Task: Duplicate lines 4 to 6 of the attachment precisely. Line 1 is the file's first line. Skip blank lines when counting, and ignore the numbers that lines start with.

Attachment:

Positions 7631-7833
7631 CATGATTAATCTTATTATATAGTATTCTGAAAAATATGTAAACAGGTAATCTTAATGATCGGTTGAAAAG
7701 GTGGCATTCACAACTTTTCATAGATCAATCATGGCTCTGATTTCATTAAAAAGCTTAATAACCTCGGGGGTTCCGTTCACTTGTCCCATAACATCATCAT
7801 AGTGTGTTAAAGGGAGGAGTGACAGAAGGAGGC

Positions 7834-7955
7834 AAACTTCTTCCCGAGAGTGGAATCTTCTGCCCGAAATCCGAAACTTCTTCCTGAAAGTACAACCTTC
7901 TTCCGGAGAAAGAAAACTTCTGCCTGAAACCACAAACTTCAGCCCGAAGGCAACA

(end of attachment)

7801 AGTGTGTTAAAGGGAGGAGTGACAGAAGGAGGC

Positions 7834-7955
7834 AAACTTCTTCCCGAGAGTGGAATCTTCTGCCCGAAATCCGAAACTTCTTCCTGAAAGTACAACCTTC